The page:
Book Report: The Human Dilemma

Concrete is a superhero. He can withstand gunfire, climb mountains, lift cars. But what can he do against global overpopulation? Now he teams up with a pizza company executive in a campaign to convince America's youth to choose childlessness. If you're not familiar with Concrete comics, you might not want to start with "The Human Dilemma". You might want to start with the earlier collection "Depths" instead. But eventually, you'll want to pick up The Human Dilemma, because it is awesome.

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Puzzle Hunts are Everywhere, Except When Preempted

If you follow The Game/Bay Area puzzle hunt stuff, you might be surprised to see that I posted to this blog this afternoon. I should be with Team Mystic Fish at Menlo Park turning in an application for the Paparazzi game.

But Libby, a.k.a. Liberty Belle, a.k.a. that sweet dog of Alexandra Dixon's--Libby had a rough night last night. Libby's been sick with cancer for a while. Last night, she had a really rough night, staggering around, disoriented. Today, Alexandra drove Libby up to the emergency room at U.C. Davis.

Alexandra is Team Mystic Fish's captain. Our game application is in her apartment. If the rest of us Mystic Fishies were really hardcore, we'd break into her apartment, grab the application, and deliver it to Menlo Park. But we're not. At least I'm not. So instead of trying to break in to Alexandra's apartment, I'll sit here and type in the story I hoped to tell her on the way to Menlo Park today.


I know I shouldn't try to reverse-solve the Bay Area. In the weeks leading up to the Genome Game, I obsessed about gene- and DNA- themed locations in the Bay Area. If you have some idea of what a puzzle's solution looks like, sometimes that puzzle is easier to solve. So if you've noted the existence of a place named, say the DNA Lounge and you're solving a puzzle and have figured out it's something like ?NA??U?G?, you can make some good guesses. Maybe.

"Reverse-solving" is slang for figuring out a puzzle by having a pretty good guess of what the solution is going to look like.

The Bay Area is big, with many locations. Trying to use Bay Area Location Names as your solution set--well, it doesn't narrow things down that much. Thus, "Do not try to reverse-solve the Bay Area." I guess that's not precise language. Better to say "Do not use Bay Area Location Names to reverse-solve puzzles." But that's a mouthful. Anyhow.

I figured out I was being silly about the DNA Lounge, but not before I made some pronouncements which got me gently teased later.

I learned my lesson. But I did not learn it well. Last weekend, I was strolling in Oakland's Rockridge district, waiting for Zachary's to make me a pizza. I noticed I was crossing Taft Street. I could have kept walking, but I stopped.

In a few weeks, we will play in a game hosted by the team Taft on a Raft. This game is themed on the movie The Fifth Element, and has had some elementish punnery. And it makes fun of the TV show "The Apprentice".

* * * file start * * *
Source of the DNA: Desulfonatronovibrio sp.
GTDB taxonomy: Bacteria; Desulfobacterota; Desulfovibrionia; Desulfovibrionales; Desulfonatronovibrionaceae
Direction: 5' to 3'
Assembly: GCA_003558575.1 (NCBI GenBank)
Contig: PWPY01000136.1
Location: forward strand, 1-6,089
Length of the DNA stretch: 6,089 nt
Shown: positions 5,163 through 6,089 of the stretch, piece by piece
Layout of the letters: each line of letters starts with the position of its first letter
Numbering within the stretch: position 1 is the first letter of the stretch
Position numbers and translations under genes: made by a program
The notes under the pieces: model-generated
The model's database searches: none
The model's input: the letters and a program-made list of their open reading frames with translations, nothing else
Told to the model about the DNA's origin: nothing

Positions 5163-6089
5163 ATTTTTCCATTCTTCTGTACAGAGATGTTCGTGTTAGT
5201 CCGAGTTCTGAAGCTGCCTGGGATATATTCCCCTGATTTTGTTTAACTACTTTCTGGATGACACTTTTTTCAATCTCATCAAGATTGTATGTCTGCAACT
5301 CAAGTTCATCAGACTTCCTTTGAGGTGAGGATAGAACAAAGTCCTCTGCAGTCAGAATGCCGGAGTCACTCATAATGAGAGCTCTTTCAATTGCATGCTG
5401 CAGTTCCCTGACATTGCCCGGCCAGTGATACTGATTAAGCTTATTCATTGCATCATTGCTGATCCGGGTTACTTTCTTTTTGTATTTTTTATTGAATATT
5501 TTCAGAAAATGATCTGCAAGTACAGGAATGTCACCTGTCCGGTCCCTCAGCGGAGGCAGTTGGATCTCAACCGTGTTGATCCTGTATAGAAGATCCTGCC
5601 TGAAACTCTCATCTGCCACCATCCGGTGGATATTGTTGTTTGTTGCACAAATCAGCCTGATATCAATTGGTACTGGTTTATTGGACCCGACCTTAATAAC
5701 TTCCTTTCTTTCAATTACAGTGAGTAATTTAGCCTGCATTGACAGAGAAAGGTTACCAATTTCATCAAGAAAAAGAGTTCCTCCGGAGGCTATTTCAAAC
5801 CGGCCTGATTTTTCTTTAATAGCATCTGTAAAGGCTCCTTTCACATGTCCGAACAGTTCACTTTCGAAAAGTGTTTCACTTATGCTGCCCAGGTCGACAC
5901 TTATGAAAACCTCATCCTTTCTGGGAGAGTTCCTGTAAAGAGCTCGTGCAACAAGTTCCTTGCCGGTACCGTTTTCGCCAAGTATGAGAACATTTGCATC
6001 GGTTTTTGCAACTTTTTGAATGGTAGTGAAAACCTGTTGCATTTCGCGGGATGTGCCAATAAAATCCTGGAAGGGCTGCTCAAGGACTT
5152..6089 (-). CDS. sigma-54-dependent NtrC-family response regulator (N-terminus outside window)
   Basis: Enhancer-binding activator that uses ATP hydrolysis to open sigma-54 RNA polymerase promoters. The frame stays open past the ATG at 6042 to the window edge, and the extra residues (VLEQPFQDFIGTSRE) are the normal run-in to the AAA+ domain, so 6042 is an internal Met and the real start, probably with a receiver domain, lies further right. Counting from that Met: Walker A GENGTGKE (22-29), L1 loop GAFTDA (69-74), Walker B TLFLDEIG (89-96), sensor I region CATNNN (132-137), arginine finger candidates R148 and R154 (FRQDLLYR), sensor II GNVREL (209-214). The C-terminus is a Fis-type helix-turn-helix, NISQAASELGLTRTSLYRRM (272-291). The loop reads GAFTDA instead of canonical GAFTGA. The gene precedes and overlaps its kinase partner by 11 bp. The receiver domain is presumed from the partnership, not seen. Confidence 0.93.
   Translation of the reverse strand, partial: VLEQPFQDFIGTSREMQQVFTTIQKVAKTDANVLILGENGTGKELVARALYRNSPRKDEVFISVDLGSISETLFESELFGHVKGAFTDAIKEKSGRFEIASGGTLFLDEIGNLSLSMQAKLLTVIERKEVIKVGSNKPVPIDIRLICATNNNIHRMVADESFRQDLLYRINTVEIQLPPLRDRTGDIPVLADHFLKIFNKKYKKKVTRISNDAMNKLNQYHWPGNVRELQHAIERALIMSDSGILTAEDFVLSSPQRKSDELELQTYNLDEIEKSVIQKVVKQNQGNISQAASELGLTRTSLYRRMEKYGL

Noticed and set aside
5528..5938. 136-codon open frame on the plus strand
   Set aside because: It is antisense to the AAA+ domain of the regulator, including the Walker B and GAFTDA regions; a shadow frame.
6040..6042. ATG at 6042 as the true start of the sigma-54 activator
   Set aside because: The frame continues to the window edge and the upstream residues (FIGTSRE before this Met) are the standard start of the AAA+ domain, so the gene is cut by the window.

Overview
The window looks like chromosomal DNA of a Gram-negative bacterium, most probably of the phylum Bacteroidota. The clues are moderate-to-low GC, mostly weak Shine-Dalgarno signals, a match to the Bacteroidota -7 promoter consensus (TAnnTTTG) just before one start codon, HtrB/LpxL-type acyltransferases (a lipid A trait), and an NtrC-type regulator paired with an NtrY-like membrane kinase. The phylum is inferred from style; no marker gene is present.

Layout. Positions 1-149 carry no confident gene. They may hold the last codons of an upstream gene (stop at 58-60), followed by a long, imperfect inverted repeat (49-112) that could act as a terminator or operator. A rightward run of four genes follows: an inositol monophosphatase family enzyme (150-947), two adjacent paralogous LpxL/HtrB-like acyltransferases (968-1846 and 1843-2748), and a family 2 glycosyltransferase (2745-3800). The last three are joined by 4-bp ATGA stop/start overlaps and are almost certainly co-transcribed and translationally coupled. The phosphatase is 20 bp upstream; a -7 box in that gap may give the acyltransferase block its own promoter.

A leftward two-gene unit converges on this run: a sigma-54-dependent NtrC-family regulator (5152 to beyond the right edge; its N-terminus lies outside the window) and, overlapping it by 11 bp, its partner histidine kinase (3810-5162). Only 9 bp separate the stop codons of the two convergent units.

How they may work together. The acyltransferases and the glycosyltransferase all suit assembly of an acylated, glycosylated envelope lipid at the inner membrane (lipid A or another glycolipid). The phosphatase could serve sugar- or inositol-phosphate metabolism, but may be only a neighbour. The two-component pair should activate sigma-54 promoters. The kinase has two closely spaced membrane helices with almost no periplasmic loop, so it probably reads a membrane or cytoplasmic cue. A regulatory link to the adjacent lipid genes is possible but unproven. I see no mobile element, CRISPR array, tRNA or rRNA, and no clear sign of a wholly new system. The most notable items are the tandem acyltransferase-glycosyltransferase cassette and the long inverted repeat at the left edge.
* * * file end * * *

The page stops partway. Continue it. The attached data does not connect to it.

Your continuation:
If I had learned my lesson well, I would have walked past Taft Street. I would have strolled down to the Hudson Bay Cafe, sat, drank coffee, and anticipated pizza. But I didn't. I turned onto Taft. I couldn't help myself. I walked past houses, telling myself that I was being very silly.

Still, when I crossed Broadway and saw the sign saying The Element, a frisson went down my spine. Omigosh omigosh it was the most perfect puzzle site possible.

Until I noticed the rest of the sign. The Elementary School of Arts and Sciences. The frisson stopped running down my spine and slunk off to... wherever frissons go when they're not on duty.

Do not attempt to reverse-solve the Bay Area. There are a lot of oddball coincidences here, and you can drive yourself to distraction.

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Site Update: New York Travelog

I went to New York for a couple of weeks. I didn't emerge with any exciting anecdotes. But you can read the travelog anyhow. The main thing I got out of the trip: the best New York pizza is not so great, but there are rumors of greatness in New Haven.

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Book Report: Zachary's Chicago Pizza Newsletter vol. 5 Winter/Spring 2005

I have nothing original to say about the unfolding disaster in New Orleans. All I know how to do is point out interesting reading material.

One more reason to free Tibet: We can make it easier for her citizens to go elsewhere and make great pizza.

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site update: New Zealand 2004 Travelog

Waaaay back in December, I went to New Zealand. I caught glimpses of puzzle hunts, looked at giant ferns, paddled kayaks, talked about old telegraph equipment, snapped lots of photos, rode a train full of Japanese tourists, ferried a strait, ate pizza, visited museums, went sailing for a few days, rode buses, got rained on, got hailed on, caught cold, and came back.

Then I got busy with other stuff, forgot most of what happened, tried to recall it, and finally typed up what I remembered. The result is Larry Hosken's New Zealand 2004 Travelog. Enjoy.

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